While your LinkedIn profile should have the traditional elements of a resume, it should stray in a couple of key ways. The first, we have already discussed and will more in a moment (being dynamic, not static).
The second, it should be personalized. Don’t try to fake out the employer by acting like you hired a consulting firm to write your bio for you. Just write from the first-person point of view. Yes, you can limit use of the I’s and my’s and mine’s, but save that part for the final proofread and edit.
When getting going, just let loose and write in a conversational language that lets the recruiter know who you are and why they should care.
12. Mind the employment gaps.
Yes, we all experience an employment gap in our lives at some point. (Some of us longer than others.) It’s nothing to be ashamed of, but it also is something you won’t want “out there” if you are actively pursuing jobs.
Take advantage of the fact that people can understand a) gaps, and b) slowness to update one’s LinkedIn profile. It likely won’t come up until the later stages of the process anyway, and at that point, a simple explanation of why your work history shows a current job will be perfectly understandable. Leaving long gaps of unemployment is a red flag to recruiters that you may not be the best fit for the position.
13. Go multimedia.
You know all those annoying SlideShare/PowerPoint presentations and multimedia whatevers that your professors and instructors had you do during your education? Hold on to them, because they can make for some pretty great content to your LinkedIn profile while demonstrating competency in the field you are hoping to pursue.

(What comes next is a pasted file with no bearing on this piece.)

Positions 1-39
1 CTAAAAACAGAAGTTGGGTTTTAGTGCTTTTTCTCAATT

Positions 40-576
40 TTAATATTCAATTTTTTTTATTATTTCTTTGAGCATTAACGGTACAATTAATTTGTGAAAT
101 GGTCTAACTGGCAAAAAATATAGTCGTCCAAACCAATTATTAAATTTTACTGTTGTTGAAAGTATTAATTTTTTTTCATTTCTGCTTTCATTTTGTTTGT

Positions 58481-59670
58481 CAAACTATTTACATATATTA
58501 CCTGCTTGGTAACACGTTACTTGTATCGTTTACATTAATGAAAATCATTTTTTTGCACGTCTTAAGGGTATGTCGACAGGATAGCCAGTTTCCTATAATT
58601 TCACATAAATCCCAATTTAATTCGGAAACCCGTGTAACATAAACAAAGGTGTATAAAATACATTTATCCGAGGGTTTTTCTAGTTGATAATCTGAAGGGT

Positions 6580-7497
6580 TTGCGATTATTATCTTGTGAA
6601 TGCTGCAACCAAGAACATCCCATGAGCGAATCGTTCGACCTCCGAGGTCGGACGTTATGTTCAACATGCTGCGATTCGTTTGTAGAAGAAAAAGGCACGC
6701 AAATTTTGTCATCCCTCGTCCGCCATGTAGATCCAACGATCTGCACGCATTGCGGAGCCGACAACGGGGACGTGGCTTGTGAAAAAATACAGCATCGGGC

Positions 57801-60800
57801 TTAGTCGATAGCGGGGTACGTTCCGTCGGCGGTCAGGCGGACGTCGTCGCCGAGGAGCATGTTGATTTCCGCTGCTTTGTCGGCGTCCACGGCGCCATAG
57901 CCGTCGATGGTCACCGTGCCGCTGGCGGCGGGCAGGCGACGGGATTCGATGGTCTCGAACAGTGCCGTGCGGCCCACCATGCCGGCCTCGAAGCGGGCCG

Thankfully, LinkedIn makes it super-easy to upload a link or an infographic or a video/image saved on your computer.
14. Projects, volunteer work, and languages, can make up for a lean work history.
If you are just starting out and have little to no work experience, don’t fret. Everyone starts somewhere, and just because you haven’t had a job per se, that doesn’t mean you fail to bring value. Take, for example, volunteer work or past projects you have worked on.
Maybe you know a second or even a third language. Depending on what you bring to the table in this department, you could end up earning a good salary straightaway. Luckily, LinkedIn has a place where you can provide that information.
15. Request recommendations, but don’t go overboard.
Requesting recommendations from others should always be a priority, but don’t allow it to consume you and don’t let it turn you into a spammer, or you will end up running off valuable connections.
A good rule of thumb is to set aside time once every three to four weeks to ask one of your connections if they would care to offer a recommendation. If they accepted your connection request to begin with, or if you have a personal history with them, they will likely not hesitate.